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If type T2 is based on type T1, other than sharing the same data fields, is there any relationship between T1 and T2?

package main
import "fmt"

type T1 struct { s string }
func (v *T1) F1() string { return v.s }

type T2 T1
func (v *T2) F2() string { return v.s }

func main() {
        var t1 = T1{ "xyz" }
        var t2 = T2{ "pdq" }
        s0 := t2.F1()                   // error - expected ok
        s1 := ((*T1)(&t2)).F1()         // ok - expected
        s2 := ((*T2)(&t1)).F2()         // ok - not expected
        fmt.Println( s0, s1, s2 )
}

My understanding here is lacking

  1. was hoping that T2 would inherit T1's methods, but such is not the case.

  2. was expecting T2 could be coerced into T1, since it was derived from T1

  3. was surprised that T1 could be coerced into T2, but so it is.

  4. it seems that the relationship between T1 and T2 is completely symmetrical - I cannot find anything that breaks the symmetry despite the fact one is actually derived from the other - or is this an illusion?

(NOTE: I am not criticizing or judging - I entirely respect decisions made - just verifying I understand what is there that for me is counter-intuitive - I'm sure I'm not the only one!)

share|improve this question
up vote 3 down vote accepted

Go does not support object-oriented type inheritance.

Is Go an object-oriented language?

Why is there no type inheritance?

A method is bound to a single specific type.

A method declaration binds an identifier to a method. The method is said to be bound to the base type and is visible only within selectors for that type.

You can convert between types T1 and T2.

A value x can be converted to type T [when] x's type and T have identical underlying types.

For example,

package main

import (
    "fmt"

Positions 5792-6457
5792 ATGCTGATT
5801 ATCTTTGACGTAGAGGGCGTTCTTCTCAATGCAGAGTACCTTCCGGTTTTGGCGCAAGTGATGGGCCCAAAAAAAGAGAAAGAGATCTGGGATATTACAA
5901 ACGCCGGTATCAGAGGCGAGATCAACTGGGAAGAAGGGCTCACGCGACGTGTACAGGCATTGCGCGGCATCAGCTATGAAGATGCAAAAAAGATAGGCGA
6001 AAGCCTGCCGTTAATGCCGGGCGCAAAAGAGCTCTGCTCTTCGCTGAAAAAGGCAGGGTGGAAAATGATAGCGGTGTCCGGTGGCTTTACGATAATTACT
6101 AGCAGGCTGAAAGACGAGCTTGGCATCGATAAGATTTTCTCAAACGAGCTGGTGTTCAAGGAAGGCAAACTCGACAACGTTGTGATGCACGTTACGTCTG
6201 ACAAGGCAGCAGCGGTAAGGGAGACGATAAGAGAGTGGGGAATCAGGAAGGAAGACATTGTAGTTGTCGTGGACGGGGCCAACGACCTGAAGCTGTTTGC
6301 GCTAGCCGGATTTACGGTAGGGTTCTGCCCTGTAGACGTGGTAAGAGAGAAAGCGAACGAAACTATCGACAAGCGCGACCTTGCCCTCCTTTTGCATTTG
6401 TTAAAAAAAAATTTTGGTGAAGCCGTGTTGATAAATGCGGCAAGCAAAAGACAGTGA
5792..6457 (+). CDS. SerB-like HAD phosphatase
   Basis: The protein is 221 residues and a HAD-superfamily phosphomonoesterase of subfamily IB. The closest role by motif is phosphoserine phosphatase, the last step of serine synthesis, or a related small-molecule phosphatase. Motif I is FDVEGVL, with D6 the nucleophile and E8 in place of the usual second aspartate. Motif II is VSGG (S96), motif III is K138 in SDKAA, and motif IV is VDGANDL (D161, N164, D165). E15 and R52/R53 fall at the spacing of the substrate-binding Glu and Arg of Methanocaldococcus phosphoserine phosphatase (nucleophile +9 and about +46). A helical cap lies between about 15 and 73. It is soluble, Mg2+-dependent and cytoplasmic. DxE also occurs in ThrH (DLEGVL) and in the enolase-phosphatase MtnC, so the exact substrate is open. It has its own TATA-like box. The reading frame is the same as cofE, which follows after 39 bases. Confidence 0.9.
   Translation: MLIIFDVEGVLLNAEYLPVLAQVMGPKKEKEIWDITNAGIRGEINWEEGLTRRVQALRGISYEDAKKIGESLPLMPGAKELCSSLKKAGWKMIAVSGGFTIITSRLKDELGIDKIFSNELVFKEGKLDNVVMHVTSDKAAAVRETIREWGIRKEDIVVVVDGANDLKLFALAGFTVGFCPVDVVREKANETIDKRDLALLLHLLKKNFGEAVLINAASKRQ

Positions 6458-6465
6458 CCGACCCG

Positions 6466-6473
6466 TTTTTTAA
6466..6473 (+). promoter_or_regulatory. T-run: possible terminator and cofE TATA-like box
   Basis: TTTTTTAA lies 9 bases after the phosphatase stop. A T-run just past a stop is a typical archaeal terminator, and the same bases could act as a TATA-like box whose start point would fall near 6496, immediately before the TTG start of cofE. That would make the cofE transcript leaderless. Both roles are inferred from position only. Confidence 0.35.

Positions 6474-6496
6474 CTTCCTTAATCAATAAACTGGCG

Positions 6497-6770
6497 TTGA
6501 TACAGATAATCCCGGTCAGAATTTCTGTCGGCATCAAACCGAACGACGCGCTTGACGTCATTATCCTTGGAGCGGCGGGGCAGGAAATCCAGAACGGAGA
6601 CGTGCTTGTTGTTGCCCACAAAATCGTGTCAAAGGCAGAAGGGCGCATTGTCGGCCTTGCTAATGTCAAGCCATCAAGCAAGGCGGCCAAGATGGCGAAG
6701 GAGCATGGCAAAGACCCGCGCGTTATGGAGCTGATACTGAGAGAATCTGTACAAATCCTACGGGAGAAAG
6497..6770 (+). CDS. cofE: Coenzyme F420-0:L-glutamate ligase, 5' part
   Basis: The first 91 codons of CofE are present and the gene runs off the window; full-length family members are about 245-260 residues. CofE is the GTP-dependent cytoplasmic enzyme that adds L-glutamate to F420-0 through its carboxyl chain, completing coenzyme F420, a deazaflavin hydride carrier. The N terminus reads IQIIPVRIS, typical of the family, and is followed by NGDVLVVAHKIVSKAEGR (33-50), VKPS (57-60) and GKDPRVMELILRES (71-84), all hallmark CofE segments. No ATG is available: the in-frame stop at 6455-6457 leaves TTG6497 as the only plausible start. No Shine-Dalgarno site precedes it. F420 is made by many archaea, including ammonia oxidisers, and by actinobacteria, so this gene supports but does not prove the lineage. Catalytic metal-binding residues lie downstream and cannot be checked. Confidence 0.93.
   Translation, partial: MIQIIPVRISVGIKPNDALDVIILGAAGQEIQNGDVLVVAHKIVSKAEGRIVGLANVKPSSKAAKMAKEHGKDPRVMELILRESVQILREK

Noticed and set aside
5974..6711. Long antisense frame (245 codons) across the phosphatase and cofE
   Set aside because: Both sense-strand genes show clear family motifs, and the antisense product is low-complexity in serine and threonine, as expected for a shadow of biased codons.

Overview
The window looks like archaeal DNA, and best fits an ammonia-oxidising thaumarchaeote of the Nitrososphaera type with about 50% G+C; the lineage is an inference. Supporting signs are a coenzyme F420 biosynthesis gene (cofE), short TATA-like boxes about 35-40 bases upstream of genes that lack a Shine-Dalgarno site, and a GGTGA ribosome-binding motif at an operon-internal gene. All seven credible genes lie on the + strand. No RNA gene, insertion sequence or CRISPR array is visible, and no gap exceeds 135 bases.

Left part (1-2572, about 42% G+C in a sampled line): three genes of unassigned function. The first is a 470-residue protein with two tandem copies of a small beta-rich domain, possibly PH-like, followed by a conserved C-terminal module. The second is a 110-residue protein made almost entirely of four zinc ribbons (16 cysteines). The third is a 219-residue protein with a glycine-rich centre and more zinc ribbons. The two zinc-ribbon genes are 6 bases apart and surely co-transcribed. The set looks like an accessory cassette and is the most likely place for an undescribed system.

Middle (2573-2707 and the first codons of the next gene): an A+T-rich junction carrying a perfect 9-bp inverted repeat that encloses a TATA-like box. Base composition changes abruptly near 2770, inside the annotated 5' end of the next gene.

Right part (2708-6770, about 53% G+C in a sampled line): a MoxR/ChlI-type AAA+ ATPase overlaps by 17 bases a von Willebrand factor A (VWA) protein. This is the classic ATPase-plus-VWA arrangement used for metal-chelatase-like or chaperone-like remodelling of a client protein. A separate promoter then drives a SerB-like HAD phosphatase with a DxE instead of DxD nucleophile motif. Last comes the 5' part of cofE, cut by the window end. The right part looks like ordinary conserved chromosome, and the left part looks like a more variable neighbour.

)

type T1 struct{ i int }

func (t T1) String() string { return "T1" }

type T2 T1

func (t T2) String() string { return "T2" }

func main() {
    t1 := T1{1}
    t2 := T2{2}
    fmt.Println(t1, t2)
    c1 := T1(t2)
    c2 := T2(t1)
    fmt.Println(c1, c2)
    t1 = T1(c2)
    t2 = T2(c1)
    fmt.Println(t1, t2)
}

Output:
T1 T2
T1 T2
T1 T2
share|improve this answer
    
so when you say type T2 T1, what's going on is that the structure of T1 is copied as the structure of T2, and in that they have the same structure they can be recast to each other, and that otherwise T2 has no relationship to T1 – cc young Jun 26 '11 at 17:40
    
Yes. There are a lot of conversion rules. For this particular rule, the fact that T1 and T2 have the same underlying type means that they also have the same memory size, layout, and contents. – peterSO Jun 26 '11 at 18:01
s2 := ((*T2)(&t1)).F2()         // ok - not expected

works because you cast it to type T2, and it thus allows F2. So it is expected to work. The F2 function is then called on your T2 object t1 which returns t1.s.

s0 := t2.F1()                   // error - expected ok

For this one, I can not tell you for sure but only give you my plausible idea as well:

F1 is a method on type T1. As t2 is not of type T1 you can not call F1 on t2. So, as you noted, only data-fields are shared, not the methods on those types.

Also see Go for C++ programmers, which states:

Methods are defined on named types. If you convert the value to a different type, the new value will have the methods of the new type, not the old type.

share|improve this answer

I can explain why T2 doesn't have methods of T1. Imagine that you need to sort some data of type T in two different ways. One way is default and so you implement Len, Less and Swap methods in T. You can call sort.Sort(data) and sort data in default way. But how to sort data differently?

You write type SortDifferently T and implement Len, Less and Swap methods for type SortDifferently. If SortDifferently had all methods of T, you couldn't do that because Go doesn't have methods overrides. But without inheritance you can now write sort.Sort((SortDifferently)data) to sort data in different way.

This is a Go way of doing things. It is not easy to get used to.

share|improve this answer
    
"Go doesn't have methods overrides" - I guess that explains it. – cc young Jun 26 '11 at 16:13
    
The thing is that Go does have method shadowing. If you use type SortDifferently struct { T }, it forwards all the methods from T to SortDifferently, and still allows you to shadow those names with methods written specifically on SortDifferently. You can still call the T versions, even from within the shadowing method. I don't really know why they disallow that on the type SortDifferently T case. – matthias Sep 29 '13 at 0:26

Not sure if it'll help you but look at the "anonymous fields" described for instance in "Go for C++ programmers", under the "Interfaces" section -- it appears they provide something looking like child classes.

But in any case, reading through tutorials on Go, I developed an idea that Go's authors decidedly wanted programmers to steer away from building inheritance chains and use embedding/delegation instead.

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